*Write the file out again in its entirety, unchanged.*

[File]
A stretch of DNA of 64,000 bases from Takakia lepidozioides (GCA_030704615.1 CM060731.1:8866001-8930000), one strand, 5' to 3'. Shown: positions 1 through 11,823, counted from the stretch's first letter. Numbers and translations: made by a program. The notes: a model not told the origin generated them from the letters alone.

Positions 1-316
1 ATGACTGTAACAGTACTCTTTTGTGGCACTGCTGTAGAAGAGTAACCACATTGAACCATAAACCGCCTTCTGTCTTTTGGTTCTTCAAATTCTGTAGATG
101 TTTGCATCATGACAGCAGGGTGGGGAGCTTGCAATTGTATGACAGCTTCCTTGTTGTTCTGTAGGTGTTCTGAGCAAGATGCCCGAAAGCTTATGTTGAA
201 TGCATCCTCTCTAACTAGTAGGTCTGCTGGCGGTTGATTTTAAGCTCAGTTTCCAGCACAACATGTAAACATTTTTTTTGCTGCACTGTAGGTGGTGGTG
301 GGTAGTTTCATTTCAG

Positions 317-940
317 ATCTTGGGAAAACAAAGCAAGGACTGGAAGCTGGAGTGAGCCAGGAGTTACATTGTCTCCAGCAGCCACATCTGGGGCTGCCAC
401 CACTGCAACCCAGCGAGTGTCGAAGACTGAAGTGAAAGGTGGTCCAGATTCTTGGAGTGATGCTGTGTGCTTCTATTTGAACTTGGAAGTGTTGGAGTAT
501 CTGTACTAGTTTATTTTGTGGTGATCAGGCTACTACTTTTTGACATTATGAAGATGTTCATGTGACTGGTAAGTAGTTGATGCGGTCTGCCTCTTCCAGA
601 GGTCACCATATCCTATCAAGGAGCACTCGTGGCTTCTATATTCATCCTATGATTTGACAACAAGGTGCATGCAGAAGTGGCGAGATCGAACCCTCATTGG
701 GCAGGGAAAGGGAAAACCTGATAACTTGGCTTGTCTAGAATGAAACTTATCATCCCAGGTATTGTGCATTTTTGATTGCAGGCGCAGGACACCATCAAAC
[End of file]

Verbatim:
A stretch of DNA of 64,000 bases from Takakia lepidozioides (GCA_030704615.1 CM060731.1:8866001-8930000), one strand, 5' to 3'. Shown: positions 1 through 11,823, counted from the stretch's first letter. Numbers and translations: made by a program. The notes: a model not told the origin generated them from the letters alone.

Positions 1-316
1 ATGACTGTAACAGTACTCTTTTGTGGCACTGCTGTAGAAGAGTAACCACATTGAACCATAAACCGCCTTCTGTCTTTTGGTTCTTCAAATTCTGTAGATG
101 TTTGCATCATGACAGCAGGGTGGGGAGCTTGCAATTGTATGACAGCTTCCTTGTTGTTCTGTAGGTGTTCTGAGCAAGATGCCCGAAAGCTTATGTTGAA
201 TGCATCCTCTCTAACTAGTAGGTCTGCTGGCGGTTGATTTTAAGCTCAGTTTCCAGCACAACATGTAAACATTTTTTTTGCTGCACTGTAGGTGGTGGTG
301 GGTAGTTTCATTTCAG

Positions 317-940
317 ATCTTGGGAAAACAAAGCAAGGACTGGAAGCTGGAGTGAGCCAGGAGTTACATTGTCTCCAGCAGCCACATCTGGGGCTGCCAC
401 CACTGCAACCCAGCGAGTGTCGAAGACTGAAGTGAAAGGTGGTCCAGATTCTTGGAGTGATGCTGTGTGCTTCTATTTGAACTTGGAAGTGTTGGAGTAT
501 CTGTACTAGTTTATTTTGTGGTGATCAGGCTACTACTTTTTGACATTATGAAGATGTTCATGTGACTGGTAAGTAGTTGATGCGGTCTGCCTCTTCCAGA
601 GGTCACCATATCCTATCAAGGAGCACTCGTGGCTTCTATATTCATCCTATGATTTGACAACAAGGTGCATGCAGAAGTGGCGAGATCGAACCCTCATTGG
701 GCAGGGAAAGGGAAAACCTGATAACTTGGCTTGTCTAGAATGAAACTTATCATCCCAGGTATTGTGCATTTTTGATTGCAGGCGCAGGACACCATCAAAC